Lower GI Bleeding

Although gastrointestinal bleeding is worrisome for parents, unlike adult medicine, it is rarely associated with malignancies in pediatrics. 


Confirming the Presence of Blood in the Stool

1. Hemoccult or Hematest. This test material contains a peroxide which interacts with peroxidates in hemoglobin and causes a visible color change.
            a. False negatives can be caused by large amounts of absorbic acid in the diet or if intestinal bacterial degrade hemoglobin to porphyrin. 
            b. False positives can be caused by large amounts of rare red meat and certain vegetables: broccoli, cauliflower, turnips, radishes, and cantaloupe. 
            c. Foods and Medicines that can make stool appear bloody include red licorice, red pop, koolaid, jello, beets, iron and Pepto Bismol. 


Upper vs. Lower Intestinal Tract Bleeding

An important part of the work-up of GI bleeding involves differentiating upper from lower GI tract bleeding. 

  1. If there is blood on the surface of the stool this is usually of anal-rectal origin
  2. Bright red blood mixed in with stool usually is from below the ligament of Treitz but could be from above if bleed is brisk and large
  3. Melana or tarry stools are usually above the ligament of Treitz


Evaluation of Bleeding

  1. History
    1. Amount of blood and appearance of stool. (Bright red blood vs. tarry stools)
    2. How long has there been bleeding?
    3. Associated symptoms of fever, weight loss, diarrhea, vomiting, constipation, pain, change of appetite, 
    4. Diet
    5. Travel 
    6. Family History
    7. Growth
  2. Physical Exam
    1. Pallor
    2. Rashes, petechiae, purpura, hemangiomas, jaundice, telangiectasias 
    3. Mouth lesions
    4. Abdominal exam for masses, tenderness
    5. Rectal exam
    6. Vital signs
    7. jaundice(hepatic failure) or cutaneous bruising


 Commom Etiologies of Rectal Bleeding

  1. Neonatal
    1. Necrotizing enterocolitis- usually in preterm 
    2. Hirchsprung's disease associated with enterocolitis
    3. Malrotation and associated volvulus
    4. Swallowed blood- Do anApt test to differentiate fetal from adult hemoglobin
    5. Coagulaopathy
  2. One month to 2 years
    1. Anal or rectal fissures- (most common in <1 year olds) may be associated with painful bowel movements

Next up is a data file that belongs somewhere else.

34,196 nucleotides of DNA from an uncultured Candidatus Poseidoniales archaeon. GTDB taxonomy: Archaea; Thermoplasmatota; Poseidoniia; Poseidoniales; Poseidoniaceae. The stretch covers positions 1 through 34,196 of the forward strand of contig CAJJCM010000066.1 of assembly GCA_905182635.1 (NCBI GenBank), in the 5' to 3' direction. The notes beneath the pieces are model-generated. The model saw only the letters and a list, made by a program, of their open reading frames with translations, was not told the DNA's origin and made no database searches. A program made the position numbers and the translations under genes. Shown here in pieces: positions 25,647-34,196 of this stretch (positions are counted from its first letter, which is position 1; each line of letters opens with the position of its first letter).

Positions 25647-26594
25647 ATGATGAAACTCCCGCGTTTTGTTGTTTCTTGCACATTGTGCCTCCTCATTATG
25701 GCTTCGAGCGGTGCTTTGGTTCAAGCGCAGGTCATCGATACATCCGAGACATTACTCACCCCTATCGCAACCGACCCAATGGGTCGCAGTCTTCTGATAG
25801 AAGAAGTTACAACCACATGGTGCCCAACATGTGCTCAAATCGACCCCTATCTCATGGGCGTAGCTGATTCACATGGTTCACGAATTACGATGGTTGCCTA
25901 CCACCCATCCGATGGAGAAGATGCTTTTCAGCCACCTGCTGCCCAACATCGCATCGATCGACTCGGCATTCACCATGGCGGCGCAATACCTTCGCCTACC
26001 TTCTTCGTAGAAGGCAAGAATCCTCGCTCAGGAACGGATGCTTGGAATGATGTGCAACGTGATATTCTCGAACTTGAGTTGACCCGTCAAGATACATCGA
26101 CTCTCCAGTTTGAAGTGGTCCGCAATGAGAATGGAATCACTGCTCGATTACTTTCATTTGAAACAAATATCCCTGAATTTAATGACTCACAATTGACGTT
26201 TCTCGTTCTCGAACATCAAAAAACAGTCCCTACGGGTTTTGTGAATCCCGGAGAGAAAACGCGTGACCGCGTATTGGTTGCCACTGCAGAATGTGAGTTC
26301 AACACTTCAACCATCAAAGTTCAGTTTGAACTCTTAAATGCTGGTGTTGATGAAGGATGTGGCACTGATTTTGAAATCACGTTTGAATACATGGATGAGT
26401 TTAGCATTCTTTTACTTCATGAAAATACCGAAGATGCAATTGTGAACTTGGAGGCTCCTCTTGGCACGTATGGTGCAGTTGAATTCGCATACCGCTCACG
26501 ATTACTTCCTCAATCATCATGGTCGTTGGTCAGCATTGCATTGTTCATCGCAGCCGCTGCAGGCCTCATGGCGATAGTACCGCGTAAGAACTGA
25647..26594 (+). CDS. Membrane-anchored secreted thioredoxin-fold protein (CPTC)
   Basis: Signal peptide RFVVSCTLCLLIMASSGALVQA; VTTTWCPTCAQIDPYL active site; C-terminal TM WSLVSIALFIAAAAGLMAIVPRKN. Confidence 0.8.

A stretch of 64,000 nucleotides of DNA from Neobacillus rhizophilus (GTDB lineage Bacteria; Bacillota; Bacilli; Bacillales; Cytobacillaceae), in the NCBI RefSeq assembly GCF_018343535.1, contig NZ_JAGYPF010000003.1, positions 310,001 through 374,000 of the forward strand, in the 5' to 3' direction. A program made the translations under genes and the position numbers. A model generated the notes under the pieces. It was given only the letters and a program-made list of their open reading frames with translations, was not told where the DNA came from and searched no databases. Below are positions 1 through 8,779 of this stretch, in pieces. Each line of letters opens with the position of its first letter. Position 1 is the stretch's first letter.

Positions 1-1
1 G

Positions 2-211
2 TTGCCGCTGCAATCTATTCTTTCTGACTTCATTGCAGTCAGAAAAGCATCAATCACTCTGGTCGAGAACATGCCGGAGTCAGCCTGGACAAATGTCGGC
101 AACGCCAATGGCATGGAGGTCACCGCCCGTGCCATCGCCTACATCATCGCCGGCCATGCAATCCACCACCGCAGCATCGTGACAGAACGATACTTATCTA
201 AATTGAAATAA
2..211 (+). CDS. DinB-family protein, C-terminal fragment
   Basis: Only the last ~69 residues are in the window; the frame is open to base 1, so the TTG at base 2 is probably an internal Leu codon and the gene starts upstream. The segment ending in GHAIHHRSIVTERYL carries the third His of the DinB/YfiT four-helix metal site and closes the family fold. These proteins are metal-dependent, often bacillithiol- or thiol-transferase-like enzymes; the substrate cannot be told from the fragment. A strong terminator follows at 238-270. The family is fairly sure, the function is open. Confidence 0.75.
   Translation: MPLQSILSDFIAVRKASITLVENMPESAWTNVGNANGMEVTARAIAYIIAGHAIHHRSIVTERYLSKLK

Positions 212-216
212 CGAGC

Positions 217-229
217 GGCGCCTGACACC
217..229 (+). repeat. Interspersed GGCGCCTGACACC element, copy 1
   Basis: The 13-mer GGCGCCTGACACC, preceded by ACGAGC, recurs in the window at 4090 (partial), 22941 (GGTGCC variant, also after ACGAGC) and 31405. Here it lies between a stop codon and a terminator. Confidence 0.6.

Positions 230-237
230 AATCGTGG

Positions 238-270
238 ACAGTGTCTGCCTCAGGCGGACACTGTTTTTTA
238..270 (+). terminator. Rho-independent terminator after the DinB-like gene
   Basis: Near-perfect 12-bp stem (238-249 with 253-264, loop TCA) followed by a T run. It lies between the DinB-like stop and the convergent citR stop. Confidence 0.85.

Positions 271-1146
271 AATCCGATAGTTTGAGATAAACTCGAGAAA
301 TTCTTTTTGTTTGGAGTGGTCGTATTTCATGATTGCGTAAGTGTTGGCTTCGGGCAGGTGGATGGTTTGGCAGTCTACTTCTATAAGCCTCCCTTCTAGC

2. Formula intolerance
    3. Meckel's diverticulum - disease of 2's (2 inches long, 2 feet from the ileocecal valve, 2% of the population, most common diagnosied in the first 2 years of life, 2 types of tisuue present) 
    4. Hirschsprung's disease
    5. Intussusception- most common in the ileocecal area
    6. Lymphonodular hyperplasia
    7. Infectious diarrhea
    8. HUS
    9. HSP
  3. Two to 5 years old
    1. Polyps- may have large amount of bleeding and often pass spontaneously
    2. Infectious diarrhea- either viral or bacterial
  4. Five years to adolescence
    1. Similar to younger with the addition of Inflammatory Bowel Disease



  1. The evaluation of the infant or child with blood in their stools is dependent on the history, general condition of the child, growth and development, amount of blood in the stool, the condition of the child including heart rate, blood pressure, amount of discomfort, and degree of anemia, if any. If necessary, the child should be stabilized.
  2. After a thorough history and physical exam, a CBC, reticulocyte count, smear, and platelet count should be performed. If the child is ill appearing, a type and cross match should be done. If the child is not ill and massive bleeding is not suspected, an outpatient evaluation may be performed.



  1. Silber, Gary. Lower Gastrointestinal Bleeding. Pediatrics in Review. September 1990.
  2. Boyle, John T. Gastrointestinal bleeding in infants and children. Pediatrics in Review 29.2 (2008): 39-52.
  3. Causes of Rectal Bleeding.  Pediatrics in Review. November 2001
  4. Lake A. Food-Induced Eosinophilic Ptroctocolitis.  Journal of Pediatric Gastroenterolgy and Nutrition.  Jan 2000
  5. Arain, Zahid, and Thomas M. Rossi. Gastrointestinal bleeding in children: an overview of conditions requiring nonoperative management. Seminars in pediatric surgery. Vol. 8. No. 4. Philadelphia, PA: WB Saunders Co., c1992-, 1999.